Game of Throats?
NBC's new Dracula reboot, which makes its debut Friday, rarely misses a chance to bite from the most life-rich of today's pop-culture veins. Rootable anti-hero (Breaking Bad), hardcore gore (The Walking Dead), upper-crust British period setting (Downton Abbey), a host of hottie blood-suckers (True Blood) — all checked off and shoehorned in with less panache than the progenitors.
Amid declining ratings and critical yelping about its lack of originality, network television routinely takes shots for its not-so-fresh feeling. The influences here are myriad, obvious, so the carping will no doubt continue. That is, if the altogether lavish production, given a deadly Friday night slot, sticks around long enough for anyone to care.
And yet, Dracula is saved from mediocrity, and maybe even swift cancelation, by its vital vampire: Irish actor Jonathan Rhys Meyers (The Tudors), who plays the Artist Formerly Known as Vlad the Impaler with an ambiguous, Prince-like sexuality. If he could sing, he'd definitely bust out a slinky Purple Rain.
He's undead and loving it, posing as an American industrialist named Alexander Grayson who party-crashes uptight, snugly bodiced 1880s England. He's returned from beyond to avenge his wife's murder at the hand of something silly called the Order of the Dragon, a centuries-old council of Even Badder Dudes, hence our reason to root for a killer.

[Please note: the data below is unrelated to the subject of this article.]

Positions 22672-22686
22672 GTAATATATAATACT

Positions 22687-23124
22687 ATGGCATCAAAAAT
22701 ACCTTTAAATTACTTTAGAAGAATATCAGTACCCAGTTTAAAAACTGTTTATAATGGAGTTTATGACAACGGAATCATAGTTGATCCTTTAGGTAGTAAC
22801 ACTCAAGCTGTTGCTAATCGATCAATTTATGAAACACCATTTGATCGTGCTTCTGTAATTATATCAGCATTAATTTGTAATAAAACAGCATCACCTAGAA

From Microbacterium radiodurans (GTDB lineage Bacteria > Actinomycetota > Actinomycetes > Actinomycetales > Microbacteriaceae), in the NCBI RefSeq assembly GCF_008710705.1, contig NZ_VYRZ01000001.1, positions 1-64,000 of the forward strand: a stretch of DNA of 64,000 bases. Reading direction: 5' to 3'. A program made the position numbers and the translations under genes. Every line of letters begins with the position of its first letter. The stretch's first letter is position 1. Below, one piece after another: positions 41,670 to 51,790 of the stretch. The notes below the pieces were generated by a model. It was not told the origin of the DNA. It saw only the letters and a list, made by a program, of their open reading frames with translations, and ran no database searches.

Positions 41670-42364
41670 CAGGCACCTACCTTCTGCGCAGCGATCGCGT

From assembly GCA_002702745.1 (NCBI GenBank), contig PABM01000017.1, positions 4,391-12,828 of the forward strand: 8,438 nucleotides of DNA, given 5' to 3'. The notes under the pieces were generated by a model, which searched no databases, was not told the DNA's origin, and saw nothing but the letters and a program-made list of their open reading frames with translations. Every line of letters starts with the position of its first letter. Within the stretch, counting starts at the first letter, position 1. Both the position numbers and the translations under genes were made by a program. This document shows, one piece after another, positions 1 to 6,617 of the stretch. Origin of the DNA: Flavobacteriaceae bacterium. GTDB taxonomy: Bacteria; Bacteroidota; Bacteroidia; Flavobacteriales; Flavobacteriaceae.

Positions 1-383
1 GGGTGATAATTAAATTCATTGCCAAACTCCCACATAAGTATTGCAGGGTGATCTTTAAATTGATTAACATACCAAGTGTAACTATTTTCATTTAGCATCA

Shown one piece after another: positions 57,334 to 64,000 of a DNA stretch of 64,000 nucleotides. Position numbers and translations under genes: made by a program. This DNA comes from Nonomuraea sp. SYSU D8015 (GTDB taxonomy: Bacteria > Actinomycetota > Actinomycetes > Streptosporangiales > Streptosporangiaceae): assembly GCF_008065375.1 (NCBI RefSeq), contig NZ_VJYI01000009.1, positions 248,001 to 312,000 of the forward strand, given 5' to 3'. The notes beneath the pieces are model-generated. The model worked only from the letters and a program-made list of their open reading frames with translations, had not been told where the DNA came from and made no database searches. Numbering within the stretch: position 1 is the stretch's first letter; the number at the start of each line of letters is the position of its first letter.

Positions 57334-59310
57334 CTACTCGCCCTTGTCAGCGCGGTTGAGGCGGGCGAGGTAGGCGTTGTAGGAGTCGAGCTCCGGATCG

The show (produced and directed by talents associated with Downton Abbey, The Tudors and Carnivale) also successfully tweaks Bram Stoker's iconic storyline in other ways, especially in making Abraham Van Helsing (Thomas Kretschmann), the notorious vampire hunter, an ally of Dracula. It seems the Order of the Dragon (made up of greedy businessmen) did Van's fam wrong, too. Now the odd couple are out for revenge.
Where Dracula errs, at least in the first few episodes made available to critics, is in trying to cram too many plotlines and characters into the fray; it's a relief when the titular vamp starts gnawing through some of the cast. Thank goodness, one less name to remember! Keep biting, dude!
The ensemble is pretty, and pretty average. Mina Murray (Jessica De Gouw) is Drac's obsession; she looks (cue the creepy music) like his wife. Mina, however, dates journalist Jonathan Harker (Oliver Jackson-Cohen), a dirt-poor bloke trying to maneuver high society — and severely threatened by her desire to become a female doctor in the late 19th century. The two milquetoast lovers prattle on about feelings and such, and you pray that shadow watching them from around the corner has hungry fangs.
The regal environs — lamps and carriages and cobblestones — are pretty, too. But nothing is lovelier than Meyers, who beds women (including a vivacious blond slayer trying to take him down) and smooches men. His frequent kills are filmed like sex scenes, and the series' not-for-the-squeamish opening, in which Dracula is revived from his coffin slumber with a torrent of ick, is a heaving, breathless nightmare. Yikes, cable TV is an R-rated landscape, but network TV is certainly letting its guard down, too.
When the camera leaves Meyers for chunks at a time, tracking the soap-operatic travails of the rest of the gang, Dracula gets turgid, pointless. Why are we here exactly? But when we track his sexy, salivating pursuits, there's a randy fun to the proceedings, even if they're borrowed from everywhere else. Licking his lips, stroking his Prince-y facial hair, Meyer's Drac says he's just in town to "give nature a helping hand." And who knows, maybe help twice-bitten NBC, too.
Sean Daly can be reached at email@example.com. Follow @seandalypoplife on Twitter and Instagram.